Sunday, July 01, 2007

Rollin' on the river

Riverboat season is in full swing and the St. Joe (Maumee Basin) lures us with her charms.

First we power up, by turning the newly acquired antique wheel* to transfer power from the engine to the drive shaft to turn the paddle wheels. This is my cue to sing the chorus from Proud Mary.

That's my father-in-law standing on the upper deck and my husband operating the craft.

Like the ancient Phoenicians, we use a tiller to steer the boat.

You can see one of the red paddlewheels on the right side of the picture

Unless turning, it takes very little effort to steer.

But what's that wooden pole in every picture?

A fish net is hooked on the end of a long pole so we can quickly scoop up any trash we might find sullying the face of our river.

The basswoods are in bloom and every so often their delicate scent is sent our way.

So we sing, we nature watch, we clean-up, we unwind on the river. Not too much different than what I posted about five years ago. Here's a copy since I can't link to the old individual posts:
We have been enjoying the pontoon on the river. Picture this. Pontoon is tied off on the shady side of the river. Boys are fishing. Mom is bouncing big bubbles down the current using her own soap bubble recipe. Dad is playing his dulcimer. Great blue herons, green herons, belted kingfishers, red-tailed hawks, and swallows fly overhead. A muskrat swims across the river, leaving a long wake. Turtles sun on a log with no worry about skin cancer. We pull up anchor and drift toward the sunset reflected in the river. Back at the property, we build a small fire, cook supper, tell stories, make up songs, watch the stars and laugh and love each other. 7/08/2002 02:28:00 PM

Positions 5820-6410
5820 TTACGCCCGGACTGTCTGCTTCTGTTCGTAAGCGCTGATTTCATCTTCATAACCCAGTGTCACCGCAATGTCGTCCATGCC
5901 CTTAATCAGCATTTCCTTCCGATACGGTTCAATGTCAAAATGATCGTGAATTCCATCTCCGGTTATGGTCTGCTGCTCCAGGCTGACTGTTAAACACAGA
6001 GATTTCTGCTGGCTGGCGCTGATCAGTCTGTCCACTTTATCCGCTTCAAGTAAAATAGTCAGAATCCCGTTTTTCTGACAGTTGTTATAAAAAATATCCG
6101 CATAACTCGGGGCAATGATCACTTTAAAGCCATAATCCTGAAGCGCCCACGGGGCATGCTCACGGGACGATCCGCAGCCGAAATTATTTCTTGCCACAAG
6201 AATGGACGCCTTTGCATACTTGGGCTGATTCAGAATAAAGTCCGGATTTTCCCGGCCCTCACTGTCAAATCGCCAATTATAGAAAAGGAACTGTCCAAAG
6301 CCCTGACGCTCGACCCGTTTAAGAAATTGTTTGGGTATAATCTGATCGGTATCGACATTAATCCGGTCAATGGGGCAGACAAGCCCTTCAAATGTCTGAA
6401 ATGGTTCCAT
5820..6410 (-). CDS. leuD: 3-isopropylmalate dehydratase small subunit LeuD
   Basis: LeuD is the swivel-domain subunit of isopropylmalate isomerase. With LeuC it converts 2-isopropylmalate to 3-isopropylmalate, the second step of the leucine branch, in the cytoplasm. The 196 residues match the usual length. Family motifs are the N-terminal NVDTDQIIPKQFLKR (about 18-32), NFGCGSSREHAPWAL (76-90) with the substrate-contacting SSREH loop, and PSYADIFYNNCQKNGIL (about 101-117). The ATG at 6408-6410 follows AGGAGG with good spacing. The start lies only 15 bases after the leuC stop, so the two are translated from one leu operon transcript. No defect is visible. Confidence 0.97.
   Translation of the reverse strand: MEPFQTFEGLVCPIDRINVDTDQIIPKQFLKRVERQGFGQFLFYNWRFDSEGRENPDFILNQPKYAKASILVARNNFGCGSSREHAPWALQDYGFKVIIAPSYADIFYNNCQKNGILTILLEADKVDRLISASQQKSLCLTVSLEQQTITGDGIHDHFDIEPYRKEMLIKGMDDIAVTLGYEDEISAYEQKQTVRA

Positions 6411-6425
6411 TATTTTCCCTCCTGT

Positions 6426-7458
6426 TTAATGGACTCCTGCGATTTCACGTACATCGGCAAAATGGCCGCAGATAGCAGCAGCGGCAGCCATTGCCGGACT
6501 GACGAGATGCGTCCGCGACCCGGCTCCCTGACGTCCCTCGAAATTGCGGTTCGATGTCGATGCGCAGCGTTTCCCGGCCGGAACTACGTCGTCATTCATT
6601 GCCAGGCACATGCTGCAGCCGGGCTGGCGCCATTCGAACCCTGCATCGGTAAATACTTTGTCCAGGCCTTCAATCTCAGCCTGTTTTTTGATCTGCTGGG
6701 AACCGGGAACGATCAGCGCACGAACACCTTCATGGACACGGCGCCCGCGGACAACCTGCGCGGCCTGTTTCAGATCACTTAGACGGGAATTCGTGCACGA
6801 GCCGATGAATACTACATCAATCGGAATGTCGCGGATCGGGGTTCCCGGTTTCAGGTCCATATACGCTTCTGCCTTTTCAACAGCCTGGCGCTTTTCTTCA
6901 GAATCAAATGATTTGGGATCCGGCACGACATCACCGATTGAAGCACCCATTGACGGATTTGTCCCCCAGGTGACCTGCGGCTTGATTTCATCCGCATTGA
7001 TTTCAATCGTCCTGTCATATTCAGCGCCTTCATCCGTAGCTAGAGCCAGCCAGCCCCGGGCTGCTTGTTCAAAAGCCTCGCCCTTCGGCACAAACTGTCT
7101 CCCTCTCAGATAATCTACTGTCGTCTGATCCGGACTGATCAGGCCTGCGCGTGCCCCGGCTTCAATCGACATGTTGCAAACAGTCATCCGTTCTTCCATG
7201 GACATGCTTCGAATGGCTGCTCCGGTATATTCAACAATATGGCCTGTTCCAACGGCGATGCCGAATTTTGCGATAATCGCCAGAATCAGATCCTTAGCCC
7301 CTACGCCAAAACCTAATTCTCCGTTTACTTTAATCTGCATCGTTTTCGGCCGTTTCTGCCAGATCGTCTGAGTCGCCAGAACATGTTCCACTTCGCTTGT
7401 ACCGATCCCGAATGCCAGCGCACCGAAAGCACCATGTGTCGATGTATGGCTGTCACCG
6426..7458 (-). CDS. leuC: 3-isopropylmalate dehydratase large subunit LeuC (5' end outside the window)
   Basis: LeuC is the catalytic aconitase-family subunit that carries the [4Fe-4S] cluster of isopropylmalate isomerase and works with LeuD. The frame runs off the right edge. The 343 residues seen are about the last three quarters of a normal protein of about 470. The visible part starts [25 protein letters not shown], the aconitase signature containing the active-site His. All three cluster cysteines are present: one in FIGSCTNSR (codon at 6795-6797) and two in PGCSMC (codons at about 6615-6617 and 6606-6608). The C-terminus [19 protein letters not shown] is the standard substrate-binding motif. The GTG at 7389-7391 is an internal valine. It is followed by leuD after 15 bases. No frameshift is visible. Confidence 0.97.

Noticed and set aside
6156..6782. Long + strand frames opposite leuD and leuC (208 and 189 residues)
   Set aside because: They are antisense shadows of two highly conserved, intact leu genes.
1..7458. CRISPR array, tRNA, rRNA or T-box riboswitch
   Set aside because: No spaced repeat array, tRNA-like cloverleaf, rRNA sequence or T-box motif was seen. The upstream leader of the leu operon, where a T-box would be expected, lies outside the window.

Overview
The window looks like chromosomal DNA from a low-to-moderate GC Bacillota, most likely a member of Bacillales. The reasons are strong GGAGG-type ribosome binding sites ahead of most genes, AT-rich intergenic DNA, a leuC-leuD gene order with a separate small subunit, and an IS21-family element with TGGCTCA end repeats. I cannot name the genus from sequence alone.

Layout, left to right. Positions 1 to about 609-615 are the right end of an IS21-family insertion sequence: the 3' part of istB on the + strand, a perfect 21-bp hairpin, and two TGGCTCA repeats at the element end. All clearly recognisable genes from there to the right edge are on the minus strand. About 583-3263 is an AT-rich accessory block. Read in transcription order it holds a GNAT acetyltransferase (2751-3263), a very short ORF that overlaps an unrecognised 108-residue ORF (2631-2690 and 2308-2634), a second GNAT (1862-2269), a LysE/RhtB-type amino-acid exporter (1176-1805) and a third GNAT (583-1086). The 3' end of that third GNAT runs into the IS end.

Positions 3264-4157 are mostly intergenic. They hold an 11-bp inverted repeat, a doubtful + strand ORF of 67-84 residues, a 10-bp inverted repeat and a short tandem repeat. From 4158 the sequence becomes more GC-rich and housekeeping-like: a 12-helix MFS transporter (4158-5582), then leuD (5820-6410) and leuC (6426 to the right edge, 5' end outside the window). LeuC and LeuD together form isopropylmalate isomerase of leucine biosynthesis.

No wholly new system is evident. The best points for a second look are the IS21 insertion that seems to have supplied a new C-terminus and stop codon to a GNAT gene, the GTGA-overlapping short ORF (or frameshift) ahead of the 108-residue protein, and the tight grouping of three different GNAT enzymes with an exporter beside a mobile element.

I still remember what a friend said about this post. She said the picture it created in her mind was so different from what she knew was real, although everything I said was true. The 12 y.o. boys are fishing but also squabbling. Dad is playing the dulcimer but also controlling the sibling chaos. Mom is blowing bubbles but in her river clothes and not a gauzy summer dress.

* Antique wheel: Steve called me at work last week and said, "You know you are a redneck when you view going to a junkyard as a shopping trip." Steve and Ron cleaned the barn and took a load of steel to sell at a junkyard and spent more than they received: the wheel for the boat, a new radio for the truck, and two steel toolboxes.